Bangladeshi author Saad Z. Hossain on creating “real” AI formats for South Asian fiction

According to Hossain, the key to creating a plausible AI-format South Asian future is reality-based. “I felt like human governance is the place where we need AI. Trying to pay your income tax, for instance, where there’s all these problems. But if it were fully automated, it wouldn’t be that difficult. Living in Bangladesh or India or anywhere in the global South, you have hurdles that might seem ridiculous to people in other parts of the world,” he says.

Author Usman T. Malik

Author Usman T. Malik

Nowhere is this regional specificity more evident than in the works of Pakistani writer Usman T. Malik. The Lahore-based author’s award-winning short story collection, Midnight Doorways (2021), explores a vast range of themes — from communal violence to historical horror and satirical fantasy. The backdrops to these stories range from a narrow alley in Lahore to an orphanage on Multan street. These are uniquely Pakistani stories with all the cultural nuances and implications therein.

The colonial experience

One of the most promising voices in South Asian science fiction, Yudhanjaya Wijeratne, is from Sri Lanka. His yet-unpublished novel, The Wretched and the Damned, won the prestigious Gratiaen Prize in June this year. Beginning with a bang, Wijeratne’s self-published debut novel, Numbercaste (2017), explored an all-too-possible future with an inside view of an evil corporation and a rising world order.

He followed it up with The Inhuman Race (2018) and The Inhuman Peace (2021), a series that explores an alternate futuristic history wherein Sri Lanka remains part of the British Commonwealth. In this bleak future, parts of the country are populated by child-like robots created entirely for human entertainment. They fight, they die, and it’s all televised. A fascinating take on a tech-based future, the books offer an interesting anti-colonial perspective.

Sri Lankan author Yudhanjaya Wijeratne on why colonialism is a large part of his work

Wijeratne says colonialism is a large part of his work, making an appearance in most of his books in some shape or form. “Colonialism is something I have a complex relationship with. Growing up, I had friends who wanted to be writers, and who wanted to go out and do great things. We were all poor and stuck together, but a large part of the reason that I made it, and many of them didn’t, isn’t because I was smarter or more able. It’s because I spoke English, the language of the coloniser, so to speak, and I could access resources and information and I had a leg up.”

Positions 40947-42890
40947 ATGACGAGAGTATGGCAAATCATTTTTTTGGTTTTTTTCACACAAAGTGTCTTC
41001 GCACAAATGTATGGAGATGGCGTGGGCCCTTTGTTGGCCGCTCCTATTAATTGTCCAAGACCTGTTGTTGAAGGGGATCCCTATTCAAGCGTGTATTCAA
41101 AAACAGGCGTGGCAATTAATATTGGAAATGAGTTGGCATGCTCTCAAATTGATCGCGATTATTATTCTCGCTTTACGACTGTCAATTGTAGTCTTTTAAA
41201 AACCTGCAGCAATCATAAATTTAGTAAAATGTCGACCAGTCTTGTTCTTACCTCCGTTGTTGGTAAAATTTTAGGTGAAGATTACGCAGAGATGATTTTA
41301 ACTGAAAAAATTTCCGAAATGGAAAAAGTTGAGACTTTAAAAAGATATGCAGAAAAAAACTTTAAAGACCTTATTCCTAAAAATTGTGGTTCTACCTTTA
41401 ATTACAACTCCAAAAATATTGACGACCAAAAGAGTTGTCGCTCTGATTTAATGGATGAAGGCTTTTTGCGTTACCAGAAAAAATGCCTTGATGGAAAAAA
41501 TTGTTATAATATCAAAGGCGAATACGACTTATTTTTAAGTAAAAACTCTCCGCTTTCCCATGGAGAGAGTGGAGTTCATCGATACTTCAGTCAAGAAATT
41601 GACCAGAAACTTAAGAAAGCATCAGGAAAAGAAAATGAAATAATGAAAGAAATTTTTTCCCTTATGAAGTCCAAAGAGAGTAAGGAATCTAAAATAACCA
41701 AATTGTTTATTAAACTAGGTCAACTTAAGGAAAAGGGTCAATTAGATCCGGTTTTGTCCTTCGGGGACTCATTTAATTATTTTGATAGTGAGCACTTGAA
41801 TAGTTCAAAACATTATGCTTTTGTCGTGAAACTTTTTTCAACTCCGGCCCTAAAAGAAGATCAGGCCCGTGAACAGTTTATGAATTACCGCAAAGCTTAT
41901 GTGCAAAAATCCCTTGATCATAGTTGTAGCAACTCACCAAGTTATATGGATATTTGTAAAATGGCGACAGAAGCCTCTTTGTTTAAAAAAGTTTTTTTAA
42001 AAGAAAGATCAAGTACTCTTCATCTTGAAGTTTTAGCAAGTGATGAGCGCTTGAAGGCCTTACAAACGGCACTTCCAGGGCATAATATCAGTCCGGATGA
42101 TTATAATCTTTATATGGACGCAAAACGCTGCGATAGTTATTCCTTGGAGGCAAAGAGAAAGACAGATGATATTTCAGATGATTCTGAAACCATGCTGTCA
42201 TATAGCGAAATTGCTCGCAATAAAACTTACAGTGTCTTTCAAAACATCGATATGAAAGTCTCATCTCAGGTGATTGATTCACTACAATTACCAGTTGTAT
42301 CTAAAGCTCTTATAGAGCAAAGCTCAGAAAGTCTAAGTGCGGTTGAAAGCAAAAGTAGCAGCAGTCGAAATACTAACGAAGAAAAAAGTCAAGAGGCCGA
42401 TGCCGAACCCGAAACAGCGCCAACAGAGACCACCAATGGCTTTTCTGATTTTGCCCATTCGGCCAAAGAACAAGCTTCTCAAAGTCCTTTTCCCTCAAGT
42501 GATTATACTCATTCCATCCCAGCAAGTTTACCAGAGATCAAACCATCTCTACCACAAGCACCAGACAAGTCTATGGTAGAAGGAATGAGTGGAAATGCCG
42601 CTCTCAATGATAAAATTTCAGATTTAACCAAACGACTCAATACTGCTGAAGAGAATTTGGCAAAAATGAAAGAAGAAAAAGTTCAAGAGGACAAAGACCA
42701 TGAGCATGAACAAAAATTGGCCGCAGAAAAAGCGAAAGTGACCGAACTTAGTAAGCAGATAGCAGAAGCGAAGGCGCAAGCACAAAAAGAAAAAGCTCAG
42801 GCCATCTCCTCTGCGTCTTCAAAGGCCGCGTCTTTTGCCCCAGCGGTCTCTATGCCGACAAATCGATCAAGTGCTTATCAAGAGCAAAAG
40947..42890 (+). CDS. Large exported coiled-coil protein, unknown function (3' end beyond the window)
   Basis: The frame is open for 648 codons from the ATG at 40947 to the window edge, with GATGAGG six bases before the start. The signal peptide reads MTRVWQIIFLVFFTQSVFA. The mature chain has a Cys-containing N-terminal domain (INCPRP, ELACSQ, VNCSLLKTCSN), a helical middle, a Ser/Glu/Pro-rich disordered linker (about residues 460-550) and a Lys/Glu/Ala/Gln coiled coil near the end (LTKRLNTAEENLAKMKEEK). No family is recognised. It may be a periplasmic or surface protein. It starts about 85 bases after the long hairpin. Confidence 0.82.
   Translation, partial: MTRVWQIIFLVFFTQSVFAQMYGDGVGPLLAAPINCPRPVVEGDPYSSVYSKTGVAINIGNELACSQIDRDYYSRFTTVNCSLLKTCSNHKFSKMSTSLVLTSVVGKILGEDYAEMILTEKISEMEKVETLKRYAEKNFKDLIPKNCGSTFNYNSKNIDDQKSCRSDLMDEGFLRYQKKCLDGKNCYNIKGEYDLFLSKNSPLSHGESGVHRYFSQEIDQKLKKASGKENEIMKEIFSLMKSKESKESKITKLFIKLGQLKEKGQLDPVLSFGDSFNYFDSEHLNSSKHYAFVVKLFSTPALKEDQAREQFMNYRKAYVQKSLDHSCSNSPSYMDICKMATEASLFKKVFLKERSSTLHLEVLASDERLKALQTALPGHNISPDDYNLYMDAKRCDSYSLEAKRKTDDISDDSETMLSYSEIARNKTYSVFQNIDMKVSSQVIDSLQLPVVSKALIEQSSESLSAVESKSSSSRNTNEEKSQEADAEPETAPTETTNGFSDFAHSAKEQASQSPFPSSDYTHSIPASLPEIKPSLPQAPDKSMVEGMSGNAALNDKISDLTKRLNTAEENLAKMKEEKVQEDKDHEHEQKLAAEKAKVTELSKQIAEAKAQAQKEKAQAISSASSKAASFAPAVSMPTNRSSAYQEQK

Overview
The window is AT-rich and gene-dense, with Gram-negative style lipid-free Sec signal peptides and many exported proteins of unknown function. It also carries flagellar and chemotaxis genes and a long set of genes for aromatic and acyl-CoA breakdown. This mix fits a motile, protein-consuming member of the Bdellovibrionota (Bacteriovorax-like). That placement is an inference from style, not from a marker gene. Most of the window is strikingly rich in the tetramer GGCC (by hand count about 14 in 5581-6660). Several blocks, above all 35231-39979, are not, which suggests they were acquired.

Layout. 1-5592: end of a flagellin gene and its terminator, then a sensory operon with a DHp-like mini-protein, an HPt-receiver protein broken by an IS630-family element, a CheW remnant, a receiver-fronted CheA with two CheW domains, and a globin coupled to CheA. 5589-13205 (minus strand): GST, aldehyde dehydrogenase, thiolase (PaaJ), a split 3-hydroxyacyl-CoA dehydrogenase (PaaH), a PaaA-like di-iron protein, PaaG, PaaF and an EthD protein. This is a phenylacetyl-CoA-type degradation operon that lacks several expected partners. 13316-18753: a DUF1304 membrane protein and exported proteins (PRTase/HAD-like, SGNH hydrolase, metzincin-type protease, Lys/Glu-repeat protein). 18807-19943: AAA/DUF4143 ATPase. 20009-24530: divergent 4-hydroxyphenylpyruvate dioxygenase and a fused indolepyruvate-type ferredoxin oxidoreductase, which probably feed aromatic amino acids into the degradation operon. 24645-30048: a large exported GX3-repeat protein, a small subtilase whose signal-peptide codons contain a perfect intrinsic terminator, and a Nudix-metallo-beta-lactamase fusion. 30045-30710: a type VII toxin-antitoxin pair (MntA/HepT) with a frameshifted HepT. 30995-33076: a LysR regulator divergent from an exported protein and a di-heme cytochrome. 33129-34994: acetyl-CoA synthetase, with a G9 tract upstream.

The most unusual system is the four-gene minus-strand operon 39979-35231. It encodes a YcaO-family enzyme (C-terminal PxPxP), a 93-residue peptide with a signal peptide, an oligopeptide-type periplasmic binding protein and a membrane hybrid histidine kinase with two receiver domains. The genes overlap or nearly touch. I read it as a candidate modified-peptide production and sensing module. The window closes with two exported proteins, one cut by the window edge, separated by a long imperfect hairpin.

Hollywood, not yet

Now that the floodgates are open, more and more contemporary South Asian writers are venturing into the breach. Notable mentions are Vajra Chandrasekera whose debut novel, The Saint of Bright Doors, came out this July and his second book, Rakesfall, is slated to be released in June 2024; Tashan Mehta’s Mad Sisters of Esi that came out in September; Prashanth Srivatsa’s much-anticipated debut, The Spice Gate, which will be released in 2024; Bina Shah’s long-awaited second book, The Monsoon War, that’s in stores; and Kritika H. Rao’s debut, The Surviving Sky, which is topping international bestseller lists.

While the possibility of these books being made and remade by Hollywood heavyweights is still distant, there is little doubt that they are indisputably changing the publishing landscape. It seems increasingly likely that we will soon have access to authentic South Asian stories at every reading level. With the prospect of that future, I can probably sit through a few more questionable The Lord of the Rings-inspired shows.

The Bengaluru-based writer, editor, and caffeine addict is a podcast host and author of two children’s books.